Kansas State Wildcats

Chris Klieman’s Extension a Sign of Good Times, Higher Expectations at K-State

NCAA Football: Big 12 Football Championship-Texas Christian at Kansas State

K-State head football coach Chris Klieman received a contract extension and pay raise this week. The deal runs through the 2030 season and will pay him 44 million dollars, an average of $5.5 million dollars per season. It makes Klieman the fourth highest-paid coach in the Big 12 by average salary, behind Oklahoma State’s Mike Gundy, Oklahoma’s Brent Venables, and Texas coach Steve Sarkisian. It is a great deal for everyone involved, and it helps put my mind at ease that Klieman will be the coach of the Wildcats for the foreseeable future.


I was a freshman at K-State in 1991, and Bill Snyder had just started as K-State’s head football coach a couple of years before that. Either in 1991 or 1992, I cannot remember for sure when it was, K-State announced that Snyder was going to receive an extension and raise to make around $125,000 per season. It was big news in Manhattan, as both the Manhattan Mercury and the K-State Collegian wrote editorials about how much money Snyder was making. I vividly remember multiple college professors I had raised quite a ruckus in the lecture halls because they could not believe that the University was going to pay a football coach that much money. My how times have changed. Close to 30 years later K-State’s football coach is making 5.5 million a year.

With Klieman’s new salary and extension also comes a lot of pressure for his teams to remain competitive at the top of the Big 12 conference. If you pay your coach a top-four salary in the league, I expect the team to be in the top four most seasons and consistently compete for league titles. While K-State won the Big 12 in 2022, they finished 3rd, 7th, and 5th in Klieman’s previous seasons with only one other winning conference record, 5-4, in 2019. When you make your coach one of the highest-paid coaches in the league, you expect the team to finish a lot closer to where the 2022 team did, 7-2, than where the team finished from 2019 to 2021, two 4-5 conference records and a 5-4 record.


K-State’s over/under win total for 2023 is 8.5, according to DraftKings. That is a pretty high number, and I would not bet a nickel on it. I do not see a clear path to nine wins for the 2023 Wildcats. Losing Felix Anudike-Uzomah, Deuce Vaughn, Julius Brents, Josh Hayes, Malik Knowles, Kade Warner, Eli Huggins, and many others will be a huge blow. Replacing most of the stars of the 2022 team will be difficult and I am not sure the 2023 team has what it takes to compete for a Big 12 championship even though some key pieces return, such as quarterback Will Howard, linebacker Daniel Green, and defensive end Khalid Duke.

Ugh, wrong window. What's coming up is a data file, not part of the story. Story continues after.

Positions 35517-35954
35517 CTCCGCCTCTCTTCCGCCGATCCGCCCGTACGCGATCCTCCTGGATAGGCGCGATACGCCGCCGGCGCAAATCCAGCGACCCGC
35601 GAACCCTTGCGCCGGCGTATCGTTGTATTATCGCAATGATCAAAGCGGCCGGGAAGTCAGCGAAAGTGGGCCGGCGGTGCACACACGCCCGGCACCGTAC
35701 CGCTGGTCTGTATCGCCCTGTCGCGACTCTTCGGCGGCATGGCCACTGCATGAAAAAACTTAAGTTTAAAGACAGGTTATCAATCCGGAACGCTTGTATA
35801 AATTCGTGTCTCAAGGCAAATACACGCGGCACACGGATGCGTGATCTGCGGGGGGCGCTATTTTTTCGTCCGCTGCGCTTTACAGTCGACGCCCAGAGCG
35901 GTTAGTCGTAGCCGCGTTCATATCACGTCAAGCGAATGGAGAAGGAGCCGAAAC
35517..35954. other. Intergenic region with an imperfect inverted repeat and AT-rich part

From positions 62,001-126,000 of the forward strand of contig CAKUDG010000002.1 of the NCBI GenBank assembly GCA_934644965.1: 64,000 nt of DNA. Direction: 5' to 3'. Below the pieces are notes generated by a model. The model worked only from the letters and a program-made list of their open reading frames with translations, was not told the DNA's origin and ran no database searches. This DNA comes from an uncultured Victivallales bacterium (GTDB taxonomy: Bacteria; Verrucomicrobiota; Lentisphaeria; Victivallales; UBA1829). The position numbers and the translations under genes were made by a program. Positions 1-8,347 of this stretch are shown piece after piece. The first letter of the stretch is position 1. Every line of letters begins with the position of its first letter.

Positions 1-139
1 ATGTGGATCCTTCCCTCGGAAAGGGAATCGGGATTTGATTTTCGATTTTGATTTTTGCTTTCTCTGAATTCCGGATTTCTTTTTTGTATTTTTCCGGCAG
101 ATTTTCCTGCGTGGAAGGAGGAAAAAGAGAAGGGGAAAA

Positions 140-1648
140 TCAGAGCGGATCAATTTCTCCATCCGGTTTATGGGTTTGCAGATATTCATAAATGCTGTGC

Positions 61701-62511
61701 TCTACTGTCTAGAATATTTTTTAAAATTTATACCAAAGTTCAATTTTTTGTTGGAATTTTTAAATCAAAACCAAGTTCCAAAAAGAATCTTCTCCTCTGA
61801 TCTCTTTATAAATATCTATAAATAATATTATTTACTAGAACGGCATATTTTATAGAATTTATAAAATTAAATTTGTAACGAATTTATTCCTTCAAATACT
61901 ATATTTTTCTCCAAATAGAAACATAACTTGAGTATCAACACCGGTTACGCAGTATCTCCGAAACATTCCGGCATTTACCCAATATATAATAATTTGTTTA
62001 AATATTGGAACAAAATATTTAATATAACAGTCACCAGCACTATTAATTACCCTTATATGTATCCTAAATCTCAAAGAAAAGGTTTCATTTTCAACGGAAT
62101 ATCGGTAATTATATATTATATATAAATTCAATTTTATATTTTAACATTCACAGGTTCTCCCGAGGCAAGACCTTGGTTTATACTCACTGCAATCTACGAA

If the 2023 Wildcats return to mediocrity, will fans voice their displeasure? Klieman will probably get another honeymoon season or two since he won the league last year, but paying him this much money and giving him a long extension means that fans will expect even more from the product on the field.


My expectation for the Wildcats going forward is, at a minimum, a winning league record every season and a league championship game appearance every four years. With talent coming in like quarterback Avery Johnson, and the highest K-State recruiting class in a long time, it should be doable. If you make the championship game once every four years, you should be able to win it once every eight. So another Big 12 championship by the time Klieman’s contract runs out in 2030 would also be my expectation. In addition, making a bowl game every season should be a minimum expectation for this job, or any FBS head coaching job, in my opinion.

With the expanded playoff, I expect that in most years, both participants in the Big 12 championship game may make the playoff. At the very least, the winner of the game will. Making the playoffs is on the table for K-State more than it ever was before. Hopefully, Klieman can make an appearance or two and then do some damage once there. He probably does not have the horses to win it all quite yet, but if he keeps winning, recruiting will get better, and making a run in the playoffs could be a possibility before his contract runs out. If that happens, he will get another raise and extension anyway.

It was smart for K-State to sign Klieman to a long-term contract. It is my opinion that he will stick around at K-State as long as Gene Taylor is the athletic director. The only caveat is if one of the “big boys” come calling. I think there are a handful of schools that Klieman would not be able to turn down if offered a job. Alabama, Georgia, Clemson, Ohio State, Michigan, and Notre Dame come to mind. But who knows for sure? What is important right now is that K-State did the right thing, and the future of K-State football looks very bright.

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